This just in:
Kabarak University School of Law, Boston College Law School and the International Society of Public Law invite submissions for a two-day Symposium on Constitutional Change and Transformation in Africa, to be held on the campus of Kabarak University in Nakuru on Thursday and Friday, June 9-10, 2016.
The keynote speaker for this event will be Dr. Willy Mutunga, Chief Justice and the President of the Supreme Court of the Republic of Kenya.
This Symposium is convened by Duncan Okubasu (Kabarak) and Richard Albert (Boston College).
About the Symposium
Nearly every country in Africa has amended, revised or replaced its constitution over the last forty years. Yet constitutional change on the continent remains largely underexplored, save for a few prominent exceptions.
Constitutional change in Africa raises fascinating questions in constitutional design and and its connection to political culture. Political actors in Africa have often resorted to extra-constitutional strategies to make changes to their constitution, undermining or indeed altogether bypassing the formal procedures for amendment, revision or replacement. They have relied on all manner of means to achieve their objectives, from political entrenchment through law, to strictly legalistic but substantively unconstitutional processes, and to military coups. The common refrain has consequently become that African states have "constitutions without constitutionalism."
But there are signs of change. Although recent events in Burundi, Egypt, Madagascar, Mali and Tunisia show that progress is fragile, the prospects for constitutionalism in Africa are brighter today than before.
In 2007, the African Union adopted the African Charter of Governance, Elections and Democracy to address its concern "about the unconstitutional changes of governments that are one of the essential causes of insecurity, instability and violent conflict in Africa." One of the purposes of the Charter is to "entrench in the Continent a political culture of change of power based on the holding of regular, free, fair and transparent elections conducted by competent, independent and impartial national electoral bodies," and to "promote and strengthen good governance through the institutionalization of transparency, accountability and participatory democracy." The Constitution of Kenya, adopted three years after the Charter, remains stable to this day. And the transformative Constitution of South Africa will soon mark its twentieth anniversary in 2016.
This Symposium on Constitutional Change and Transformation in Africa will be an occasion to discuss and diagnose specific episodes and larger trends in constitutional change in Africa, and to look ahead to the future of constitutionalism on the continent.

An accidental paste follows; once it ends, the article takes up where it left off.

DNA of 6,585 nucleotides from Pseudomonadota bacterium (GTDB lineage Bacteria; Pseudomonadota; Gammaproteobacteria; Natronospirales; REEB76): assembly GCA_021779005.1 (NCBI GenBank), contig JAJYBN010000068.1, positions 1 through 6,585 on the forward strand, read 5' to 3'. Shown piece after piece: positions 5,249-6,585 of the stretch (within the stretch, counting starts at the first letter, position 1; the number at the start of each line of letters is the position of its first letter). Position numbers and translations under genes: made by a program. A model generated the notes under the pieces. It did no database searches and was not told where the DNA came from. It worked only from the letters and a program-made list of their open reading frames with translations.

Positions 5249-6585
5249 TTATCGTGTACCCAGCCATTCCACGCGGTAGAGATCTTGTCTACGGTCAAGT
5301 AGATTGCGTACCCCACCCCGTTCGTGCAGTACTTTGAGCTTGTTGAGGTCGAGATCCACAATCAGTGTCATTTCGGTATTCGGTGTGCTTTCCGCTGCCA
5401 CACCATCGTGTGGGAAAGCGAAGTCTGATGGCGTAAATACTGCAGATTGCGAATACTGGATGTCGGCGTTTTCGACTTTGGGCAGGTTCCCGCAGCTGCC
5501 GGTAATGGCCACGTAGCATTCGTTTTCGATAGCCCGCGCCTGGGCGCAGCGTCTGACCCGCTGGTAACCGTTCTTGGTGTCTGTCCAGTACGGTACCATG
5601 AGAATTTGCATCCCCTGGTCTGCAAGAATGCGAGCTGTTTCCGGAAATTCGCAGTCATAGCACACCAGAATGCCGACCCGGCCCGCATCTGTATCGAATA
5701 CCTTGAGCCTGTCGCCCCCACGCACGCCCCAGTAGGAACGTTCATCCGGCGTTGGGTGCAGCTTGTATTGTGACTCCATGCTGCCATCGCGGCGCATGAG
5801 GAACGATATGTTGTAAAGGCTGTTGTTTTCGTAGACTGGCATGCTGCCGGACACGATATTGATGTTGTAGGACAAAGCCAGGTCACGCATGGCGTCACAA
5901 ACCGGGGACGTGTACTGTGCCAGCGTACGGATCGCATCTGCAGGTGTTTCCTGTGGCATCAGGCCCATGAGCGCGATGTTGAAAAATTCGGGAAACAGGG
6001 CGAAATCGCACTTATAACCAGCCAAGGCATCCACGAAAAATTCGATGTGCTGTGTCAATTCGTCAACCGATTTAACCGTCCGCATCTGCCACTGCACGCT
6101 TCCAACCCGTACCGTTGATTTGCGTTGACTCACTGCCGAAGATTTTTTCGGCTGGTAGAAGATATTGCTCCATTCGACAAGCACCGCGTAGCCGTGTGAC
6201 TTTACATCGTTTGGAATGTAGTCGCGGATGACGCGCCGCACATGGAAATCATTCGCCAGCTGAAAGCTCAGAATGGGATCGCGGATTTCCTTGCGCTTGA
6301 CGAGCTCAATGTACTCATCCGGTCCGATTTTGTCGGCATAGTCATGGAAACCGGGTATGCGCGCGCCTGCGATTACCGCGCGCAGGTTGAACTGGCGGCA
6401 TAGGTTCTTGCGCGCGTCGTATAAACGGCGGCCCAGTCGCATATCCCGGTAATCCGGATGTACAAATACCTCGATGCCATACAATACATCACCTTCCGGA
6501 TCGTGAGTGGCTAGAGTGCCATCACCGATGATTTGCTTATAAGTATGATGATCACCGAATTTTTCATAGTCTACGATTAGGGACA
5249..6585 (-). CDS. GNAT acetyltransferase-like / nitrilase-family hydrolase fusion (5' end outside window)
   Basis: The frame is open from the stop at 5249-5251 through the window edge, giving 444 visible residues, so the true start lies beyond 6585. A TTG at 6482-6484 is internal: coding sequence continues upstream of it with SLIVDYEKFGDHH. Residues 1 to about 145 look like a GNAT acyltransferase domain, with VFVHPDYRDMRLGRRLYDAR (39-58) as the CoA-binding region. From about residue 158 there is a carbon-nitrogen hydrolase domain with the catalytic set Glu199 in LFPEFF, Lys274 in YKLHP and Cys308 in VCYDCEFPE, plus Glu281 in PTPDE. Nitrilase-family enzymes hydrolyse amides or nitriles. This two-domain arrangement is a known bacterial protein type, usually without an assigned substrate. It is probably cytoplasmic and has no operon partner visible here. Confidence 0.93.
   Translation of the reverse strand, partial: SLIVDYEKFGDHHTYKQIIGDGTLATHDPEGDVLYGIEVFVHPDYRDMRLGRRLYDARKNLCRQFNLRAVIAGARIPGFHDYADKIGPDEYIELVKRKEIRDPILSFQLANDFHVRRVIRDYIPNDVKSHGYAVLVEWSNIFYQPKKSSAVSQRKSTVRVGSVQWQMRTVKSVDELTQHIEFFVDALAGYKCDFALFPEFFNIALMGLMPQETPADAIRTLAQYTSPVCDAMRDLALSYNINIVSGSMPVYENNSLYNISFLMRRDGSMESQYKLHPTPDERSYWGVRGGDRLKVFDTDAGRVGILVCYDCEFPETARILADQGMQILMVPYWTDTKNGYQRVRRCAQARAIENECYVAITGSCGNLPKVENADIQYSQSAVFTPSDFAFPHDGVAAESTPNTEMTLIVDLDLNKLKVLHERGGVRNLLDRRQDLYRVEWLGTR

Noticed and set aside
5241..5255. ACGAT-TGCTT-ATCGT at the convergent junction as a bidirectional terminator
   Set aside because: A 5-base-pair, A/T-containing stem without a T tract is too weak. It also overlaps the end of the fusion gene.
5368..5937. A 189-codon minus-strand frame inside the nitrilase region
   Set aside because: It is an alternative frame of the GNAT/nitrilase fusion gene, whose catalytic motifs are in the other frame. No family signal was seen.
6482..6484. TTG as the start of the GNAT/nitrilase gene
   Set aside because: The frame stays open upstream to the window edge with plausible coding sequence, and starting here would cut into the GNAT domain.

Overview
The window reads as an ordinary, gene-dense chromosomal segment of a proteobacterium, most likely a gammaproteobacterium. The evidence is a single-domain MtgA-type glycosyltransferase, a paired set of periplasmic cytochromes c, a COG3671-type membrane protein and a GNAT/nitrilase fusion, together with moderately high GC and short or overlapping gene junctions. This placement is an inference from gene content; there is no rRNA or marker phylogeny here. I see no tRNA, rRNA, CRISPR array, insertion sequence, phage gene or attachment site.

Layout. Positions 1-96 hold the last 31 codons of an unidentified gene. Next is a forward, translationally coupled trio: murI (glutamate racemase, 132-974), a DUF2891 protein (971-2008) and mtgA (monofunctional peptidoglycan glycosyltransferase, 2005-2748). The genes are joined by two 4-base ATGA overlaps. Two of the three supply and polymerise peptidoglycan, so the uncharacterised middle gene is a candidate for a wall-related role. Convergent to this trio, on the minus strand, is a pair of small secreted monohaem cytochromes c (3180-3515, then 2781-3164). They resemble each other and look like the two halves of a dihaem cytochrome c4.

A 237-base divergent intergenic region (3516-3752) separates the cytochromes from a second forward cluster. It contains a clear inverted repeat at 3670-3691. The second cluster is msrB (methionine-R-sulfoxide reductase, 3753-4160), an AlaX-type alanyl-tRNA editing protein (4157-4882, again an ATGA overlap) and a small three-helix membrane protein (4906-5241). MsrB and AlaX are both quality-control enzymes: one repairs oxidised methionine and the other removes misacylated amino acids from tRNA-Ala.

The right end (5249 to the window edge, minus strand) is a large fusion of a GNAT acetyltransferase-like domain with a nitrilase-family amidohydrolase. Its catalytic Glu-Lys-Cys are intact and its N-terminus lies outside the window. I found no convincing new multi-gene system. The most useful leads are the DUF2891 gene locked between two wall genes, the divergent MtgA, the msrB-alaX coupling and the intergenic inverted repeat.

Papers are welcomed on any subject of constitutional change from comparative, doctrinal, historical, philosophical, sociological and theoretical perspectives. A non-exhaustive list of possible subjects include:
1. Constitutional endurance in Africa;
2. The (in)significance of formal rules of constitutional change;
3. The place of informal rules of constitutional change;
4. The role of the people and political institutions in constitutional change and transformation;
5. The social, political, and economic dimensions of constitutional change;
6. The influence of transnational constitutional norms on constitutional change.
Submissions are invited from scholars of all ranks, including doctoral students.
The Convenors intend to publish the papers in an edited book or in a special issue of a law journal. An invitation to participate in this Symposium will be issued to a participant on the following conditions: (1) the participant agrees to submit an original, unpublished paper ranging between 9,000 and 12,000 words consistent with the submission guidelines issued by the Symposium Convenors; (2) the participant agrees to submit a pre-Symposium draft by Monday, April 4, 2016; and (3) the participant agrees to submit a full post-Symposium final draft by Monday, August 15, 2016.
Interested scholars should email biographical information and an abstract by Monday, November 2, 2015 to email@example.com on the understanding that the abstract will form the basis of the pre-Symposium draft to be submitted by Monday, April 4, 2016. Scholars should identify their submission with the following subject line: "Kabarak University-Abstract Submission-Change and Transformation."
Successful applicants will be notified no later than Friday, December 4, 2015.
Kabarak University has generously offered to cover the cost of accommodations and meals on the days of the Symposium. Successful applicants are responsible for securing their own funding for travel.
Please direct inquiries in connection with this Symposium to:
Kabarak University School of Law
Boston College Law School